Hong Kong's Ukrainians petition Russia's consul for peace in Crimea
Russia's top diplomat in Hong Kong has received a petition from the city's small but active Ukrainian community who want a peaceful answer to the conflict in their home country.
The group behind the 16- signature appeal will hold a demonstration in Central on Saturday afternoon after Hong Kong police approved their application yesterday for use of public space.
"It will be a peaceful and positive rally," said Oksana Charlton, who was born in Odessa - Ukraine's third biggest city - and moved to Hong Kong in 2008 with her English husband.
She is part of a group of eight Ukrainians who put the petition together and will organise the protest.
"It was very spontaneous and we used Facebook to connect with others," she said.
A consulate spokeswoman confirmed that Consul General Vladimir Kalinin received the petition on Tuesday and informed the embassy in Beijing.
Charlton's mother is from Crimea, the autonomous state in Ukraine that has become a flashpoint after Russian President Vladimir Putin deployed troops to the peninsula, a move viewed by the new Ukrainian government as an act of aggression.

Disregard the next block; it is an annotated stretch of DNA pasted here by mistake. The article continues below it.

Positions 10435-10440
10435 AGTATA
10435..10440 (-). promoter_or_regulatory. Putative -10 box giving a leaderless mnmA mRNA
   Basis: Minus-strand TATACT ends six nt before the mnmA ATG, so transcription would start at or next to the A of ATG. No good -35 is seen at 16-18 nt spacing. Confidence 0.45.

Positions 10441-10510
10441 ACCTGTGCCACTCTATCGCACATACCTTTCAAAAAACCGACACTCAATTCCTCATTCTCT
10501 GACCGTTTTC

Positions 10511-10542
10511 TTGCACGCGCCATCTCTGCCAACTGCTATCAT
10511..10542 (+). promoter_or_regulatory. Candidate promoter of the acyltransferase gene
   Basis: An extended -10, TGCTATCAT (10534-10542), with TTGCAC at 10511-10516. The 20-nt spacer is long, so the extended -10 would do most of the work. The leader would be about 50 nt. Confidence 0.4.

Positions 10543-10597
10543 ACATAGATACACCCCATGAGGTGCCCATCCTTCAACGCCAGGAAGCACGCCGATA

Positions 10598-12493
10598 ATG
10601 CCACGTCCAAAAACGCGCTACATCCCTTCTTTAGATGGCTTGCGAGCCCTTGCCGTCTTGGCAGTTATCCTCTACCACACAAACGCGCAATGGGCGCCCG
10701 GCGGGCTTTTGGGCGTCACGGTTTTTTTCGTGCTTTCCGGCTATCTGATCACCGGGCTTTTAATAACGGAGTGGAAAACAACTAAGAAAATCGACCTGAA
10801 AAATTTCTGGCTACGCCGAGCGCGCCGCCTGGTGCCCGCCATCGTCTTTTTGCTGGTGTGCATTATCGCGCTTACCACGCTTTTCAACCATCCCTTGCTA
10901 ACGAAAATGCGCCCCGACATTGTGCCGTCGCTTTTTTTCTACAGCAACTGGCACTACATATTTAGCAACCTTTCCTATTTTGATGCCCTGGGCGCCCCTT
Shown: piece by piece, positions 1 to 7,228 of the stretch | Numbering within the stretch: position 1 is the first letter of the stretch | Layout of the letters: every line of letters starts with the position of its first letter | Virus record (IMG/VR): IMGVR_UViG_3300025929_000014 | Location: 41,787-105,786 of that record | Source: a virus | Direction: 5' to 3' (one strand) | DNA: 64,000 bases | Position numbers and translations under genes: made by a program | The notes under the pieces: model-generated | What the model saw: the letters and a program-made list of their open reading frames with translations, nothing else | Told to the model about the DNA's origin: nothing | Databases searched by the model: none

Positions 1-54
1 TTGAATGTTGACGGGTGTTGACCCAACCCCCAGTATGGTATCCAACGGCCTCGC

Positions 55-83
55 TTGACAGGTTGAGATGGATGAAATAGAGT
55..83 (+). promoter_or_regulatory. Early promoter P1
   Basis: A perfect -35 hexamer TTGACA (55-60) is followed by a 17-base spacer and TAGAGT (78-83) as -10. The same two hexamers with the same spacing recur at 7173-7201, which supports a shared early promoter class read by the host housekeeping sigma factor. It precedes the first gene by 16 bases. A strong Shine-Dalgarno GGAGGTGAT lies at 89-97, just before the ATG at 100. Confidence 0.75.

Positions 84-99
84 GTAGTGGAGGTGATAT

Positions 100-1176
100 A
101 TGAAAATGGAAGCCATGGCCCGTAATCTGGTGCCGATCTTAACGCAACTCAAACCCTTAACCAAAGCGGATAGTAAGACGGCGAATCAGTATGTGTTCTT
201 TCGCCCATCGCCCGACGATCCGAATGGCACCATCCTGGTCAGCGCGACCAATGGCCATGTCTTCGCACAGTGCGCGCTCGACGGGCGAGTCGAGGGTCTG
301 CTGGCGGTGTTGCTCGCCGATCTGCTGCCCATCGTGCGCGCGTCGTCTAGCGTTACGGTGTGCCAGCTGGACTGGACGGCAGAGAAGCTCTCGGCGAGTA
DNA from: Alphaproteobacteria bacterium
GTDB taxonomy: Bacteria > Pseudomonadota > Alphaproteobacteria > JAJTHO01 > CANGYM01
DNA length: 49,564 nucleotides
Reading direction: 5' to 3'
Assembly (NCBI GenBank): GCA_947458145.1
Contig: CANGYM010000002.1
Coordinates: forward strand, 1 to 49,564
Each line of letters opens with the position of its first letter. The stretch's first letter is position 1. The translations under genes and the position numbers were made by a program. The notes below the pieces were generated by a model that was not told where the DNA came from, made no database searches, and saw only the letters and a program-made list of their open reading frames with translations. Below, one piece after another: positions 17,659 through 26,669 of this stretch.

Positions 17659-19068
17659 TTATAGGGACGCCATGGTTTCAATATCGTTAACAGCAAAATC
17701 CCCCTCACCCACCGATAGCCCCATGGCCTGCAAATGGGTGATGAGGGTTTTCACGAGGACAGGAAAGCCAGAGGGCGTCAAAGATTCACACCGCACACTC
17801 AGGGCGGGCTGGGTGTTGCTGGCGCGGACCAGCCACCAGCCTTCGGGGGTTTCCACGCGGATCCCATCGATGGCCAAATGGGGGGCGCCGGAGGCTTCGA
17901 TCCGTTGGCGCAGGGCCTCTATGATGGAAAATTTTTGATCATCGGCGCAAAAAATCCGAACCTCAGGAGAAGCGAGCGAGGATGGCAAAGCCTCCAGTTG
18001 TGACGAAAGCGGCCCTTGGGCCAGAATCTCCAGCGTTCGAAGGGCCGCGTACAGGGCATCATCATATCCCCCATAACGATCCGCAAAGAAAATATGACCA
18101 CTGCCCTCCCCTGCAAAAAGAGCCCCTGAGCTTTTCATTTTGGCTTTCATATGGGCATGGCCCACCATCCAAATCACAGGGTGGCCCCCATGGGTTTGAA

Putin maintains that the move into Crimea was to protect Russian citizens living there.
"For us, Crimea is our holiday place because it is by the sea and beautiful; it's part of our hearts," Charlton said. The 40-year-old mother-of-one added that she feared for the safety of her mother and sisters back home.
The situation in Ukraine was sparked in November when protesters forced out president Viktor Yanukovych after he abandoned a trade deal with Europe to strengthen ties with Russia.
"I love my people, my traditions, my language and I also love being Russian," Charlton said.
"But for Ukraine to be part of Russia and not independent, it's to be faceless. Ukraine is my mother and I want to go back to her because she brought me up."
Charlton said it was hard to quantify the size of Hong Kong's Ukrainian community as they were part of a multinational Russian-speaking community.
"We plan to build a separate Ukrainian community," she said. "Our country is made up of many nationalities like Armenians and Georgians, but we all live under the one roof: Ukraine."